Why is the federal government starving demand for innovation?

By Nobina Robinson

Innovation is not solely driven by science or basic research. Yet the federal government regularly conflates and confuses these concepts in its efforts to push Canada toward an “innovation economy.”  This is evidenced by the skewed imbalance in how the federal government funds science, innovation and commercialization activities.    

So what is innovation? 

In 2014, the Canadian Floating Fence Corporation approached SAIT, Calgary’s polytechnic, to help turn owner Stephen Neal’s innovation challenge of building a deployable oil spill barrier into an economic reality.  The research team at SAIT took the ideas Neal presented and produced a floating fence system that would trap more than 94 per cent of all hydrocarbons, while still allowing water to float through, thereby containing oil spills. 

Neal’s work with SAIT helped the firm to land a UN contract to clean up the Niger Delta and a Mexican government contract for remediation of tailings ponds.  The company offered jobs to the students who worked on the project.  Now the company is growing with domestic and foreign clients.

The Canadian reality is that companies like Neal’s make up the backbone of our economy.   

More than 98 per cent of all employer businesses in Canada are small and medium-sized enterprises and these businesses employ over 90 per cent of the private sector labour force.  It is critical to support and encourage these firms to grow, adapt and thrive.

Companies like Neal’s are supported through the only federal program that links Canadian companies looking for innovative solutions with polytechnics and colleges, called the College and Community Innovation Program (CCIP), delivered by the Natural Sciences and Engineering Research Council (NSERC).  At $53 million per year, the program represents only 1.7 per cent of the government’s annual $3.1 billion dollar investment in post-secondary science and research.

In other words, if the federal government wants innovation, they are putting all their eggs in the wrong basket.

The business case for this type of industry-academic research partnership is unassailable.  At a time where the global market is ever more competitive, Canada urgently needs to leverage the entire publicly funded ecosystem of R&D actors – including colleges and polytechnics — each uniquely situated to help firms at various stages of their growth. 

In his latest book, How We Can Win, Anthony Lacavera, founder of WIND Mobile, makes a similar point: “A lot of small business owners have very good ideas about ways to make their companies more productive,” said Lacavera.  “What they don’t have is the know-how, much less the time, to conduct R&D.  They don’t need a tax credit to spur them on as much as they need actual hands-on assistance.”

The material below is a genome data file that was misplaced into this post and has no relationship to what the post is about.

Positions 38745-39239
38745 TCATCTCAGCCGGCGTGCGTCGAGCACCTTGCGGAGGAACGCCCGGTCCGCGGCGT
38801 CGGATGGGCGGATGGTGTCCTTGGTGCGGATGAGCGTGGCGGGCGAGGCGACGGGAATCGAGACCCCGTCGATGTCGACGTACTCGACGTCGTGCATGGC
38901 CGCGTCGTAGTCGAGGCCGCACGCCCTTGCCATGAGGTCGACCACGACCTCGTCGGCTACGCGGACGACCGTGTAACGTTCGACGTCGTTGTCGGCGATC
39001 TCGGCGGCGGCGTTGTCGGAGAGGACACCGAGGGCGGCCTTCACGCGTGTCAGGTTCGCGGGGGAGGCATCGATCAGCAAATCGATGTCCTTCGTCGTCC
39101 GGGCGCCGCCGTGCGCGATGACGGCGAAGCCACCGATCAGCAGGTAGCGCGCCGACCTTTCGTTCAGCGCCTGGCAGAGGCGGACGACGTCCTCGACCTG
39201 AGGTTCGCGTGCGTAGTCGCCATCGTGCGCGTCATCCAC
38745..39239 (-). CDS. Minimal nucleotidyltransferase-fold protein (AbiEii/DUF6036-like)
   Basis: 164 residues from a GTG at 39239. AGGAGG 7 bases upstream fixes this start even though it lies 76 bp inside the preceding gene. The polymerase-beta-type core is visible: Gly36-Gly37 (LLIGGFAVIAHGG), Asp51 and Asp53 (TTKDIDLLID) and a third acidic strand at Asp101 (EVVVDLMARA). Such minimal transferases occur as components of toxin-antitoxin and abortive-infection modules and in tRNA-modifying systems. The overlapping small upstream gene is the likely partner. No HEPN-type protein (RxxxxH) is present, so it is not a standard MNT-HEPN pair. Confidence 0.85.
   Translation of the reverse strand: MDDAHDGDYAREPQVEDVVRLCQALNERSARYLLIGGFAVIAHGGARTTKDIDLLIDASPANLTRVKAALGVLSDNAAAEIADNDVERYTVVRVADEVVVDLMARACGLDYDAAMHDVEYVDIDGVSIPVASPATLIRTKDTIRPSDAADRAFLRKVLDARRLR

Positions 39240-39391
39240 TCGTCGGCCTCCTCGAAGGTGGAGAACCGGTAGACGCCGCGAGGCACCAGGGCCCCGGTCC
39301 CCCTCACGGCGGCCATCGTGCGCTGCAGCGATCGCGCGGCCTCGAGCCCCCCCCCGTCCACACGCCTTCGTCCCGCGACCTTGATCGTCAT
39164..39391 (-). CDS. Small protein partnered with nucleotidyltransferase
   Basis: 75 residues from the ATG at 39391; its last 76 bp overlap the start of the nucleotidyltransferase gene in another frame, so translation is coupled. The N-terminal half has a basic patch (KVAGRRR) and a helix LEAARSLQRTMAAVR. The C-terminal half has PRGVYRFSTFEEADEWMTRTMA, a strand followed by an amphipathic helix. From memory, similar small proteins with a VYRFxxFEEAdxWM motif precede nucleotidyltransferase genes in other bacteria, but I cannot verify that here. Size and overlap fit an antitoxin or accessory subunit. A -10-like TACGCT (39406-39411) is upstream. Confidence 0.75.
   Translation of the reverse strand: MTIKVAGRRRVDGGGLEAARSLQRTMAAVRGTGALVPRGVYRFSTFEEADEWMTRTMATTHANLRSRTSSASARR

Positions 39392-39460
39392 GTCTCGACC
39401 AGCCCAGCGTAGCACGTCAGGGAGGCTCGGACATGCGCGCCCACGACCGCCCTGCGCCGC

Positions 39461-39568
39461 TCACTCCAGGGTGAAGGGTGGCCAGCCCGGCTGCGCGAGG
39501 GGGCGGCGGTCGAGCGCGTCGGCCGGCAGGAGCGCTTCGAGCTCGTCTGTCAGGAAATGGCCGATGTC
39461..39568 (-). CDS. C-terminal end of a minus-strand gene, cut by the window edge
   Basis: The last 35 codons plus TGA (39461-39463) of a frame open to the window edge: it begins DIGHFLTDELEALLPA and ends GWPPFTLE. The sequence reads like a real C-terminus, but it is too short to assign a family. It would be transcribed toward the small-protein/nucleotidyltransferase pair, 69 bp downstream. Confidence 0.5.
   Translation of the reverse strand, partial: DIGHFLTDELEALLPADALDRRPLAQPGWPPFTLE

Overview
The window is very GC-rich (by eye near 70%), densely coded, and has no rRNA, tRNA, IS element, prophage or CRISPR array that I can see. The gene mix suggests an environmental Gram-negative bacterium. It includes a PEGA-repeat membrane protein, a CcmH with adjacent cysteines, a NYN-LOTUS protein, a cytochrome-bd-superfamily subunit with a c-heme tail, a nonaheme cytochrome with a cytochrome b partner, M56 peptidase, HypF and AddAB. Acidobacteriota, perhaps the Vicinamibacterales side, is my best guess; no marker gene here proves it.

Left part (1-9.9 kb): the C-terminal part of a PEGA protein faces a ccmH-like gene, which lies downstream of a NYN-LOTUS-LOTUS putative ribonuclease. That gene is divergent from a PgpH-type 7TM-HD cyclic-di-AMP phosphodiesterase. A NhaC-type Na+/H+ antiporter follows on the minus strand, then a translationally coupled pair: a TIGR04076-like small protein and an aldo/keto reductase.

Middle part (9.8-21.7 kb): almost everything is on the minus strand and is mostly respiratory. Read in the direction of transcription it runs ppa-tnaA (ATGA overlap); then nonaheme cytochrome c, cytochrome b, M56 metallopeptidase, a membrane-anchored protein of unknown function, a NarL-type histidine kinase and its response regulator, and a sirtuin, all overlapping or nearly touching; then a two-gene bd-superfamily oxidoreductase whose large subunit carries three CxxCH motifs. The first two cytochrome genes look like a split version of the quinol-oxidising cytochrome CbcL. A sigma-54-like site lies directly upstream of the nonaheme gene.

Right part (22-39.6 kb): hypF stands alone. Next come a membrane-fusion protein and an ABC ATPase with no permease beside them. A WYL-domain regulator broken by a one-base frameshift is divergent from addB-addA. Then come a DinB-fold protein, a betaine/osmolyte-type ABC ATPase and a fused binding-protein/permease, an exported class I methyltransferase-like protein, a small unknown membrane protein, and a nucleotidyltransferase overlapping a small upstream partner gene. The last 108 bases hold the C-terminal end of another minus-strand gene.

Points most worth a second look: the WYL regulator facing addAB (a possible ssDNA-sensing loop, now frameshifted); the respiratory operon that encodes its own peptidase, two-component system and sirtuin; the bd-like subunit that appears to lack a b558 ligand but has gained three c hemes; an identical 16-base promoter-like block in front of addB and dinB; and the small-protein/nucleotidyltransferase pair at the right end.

Too many companies like Neal’s have been turned away from CCIP.  Why?  The program has not received new funds in the last three federal budgets and is unable to meet the demand for these innovation collaborations.  In other words, the federal government is telling the very firms they want to help succeed in the innovative economy, “we are closed for business.” 

All the while, the government is under severe pressure from the science research community to implement the recommendations of Canada’s Fundamental Science Review, which urges a $1.3 billion boost of new taxpayer funds for fundamental science research for universities.  The report claims such an investment will lead to the economic innovation outcomes that Canada so desperately needs to be more globally competitive.       

Fundamental research is absolutely necessary for Canada.  But it is insufficient as the only means to spur innovation and commercialization.  Colleges and polytechnics are hotbeds of innovation in Canada and are currently neglected by the federal government’s research funding ecosystem. 

Innovation is about people who recognize challenges and seek to implement creative solutions to overcome and improve.  Innovation is iterative.  It is not born in a lab of white-coated PhDs, and it is not signalled by the shout of a scientist’s “eureka!”  Innovation is a team sport; one that can be undertaken from the shop floor by an electrician, right up to the C-suite offices and by marketing strategists.

Innovation happens when Canadian SMEs come to a Canadian polytechnic, much like Stephan Neal did so many years ago, and say, “I have an idea and I have a challenge I need help to overcome.  Let’s work together.” 

Unlike the billions that universities are clamouring for, innovation could be improved by increasing that microscopic piece of pie the federal government allocates to the polytechnics for applied research.

So is this federal government about supporting the enablers of innovation?  One can only hope.

Nobina Robinson is CEO of Polytechnics Canada, a national alliance of Canada’s leading polytechnics and colleges.   The 13 members of Polytechnics Canada enabled innovation for approximately 2,000 companies this past year.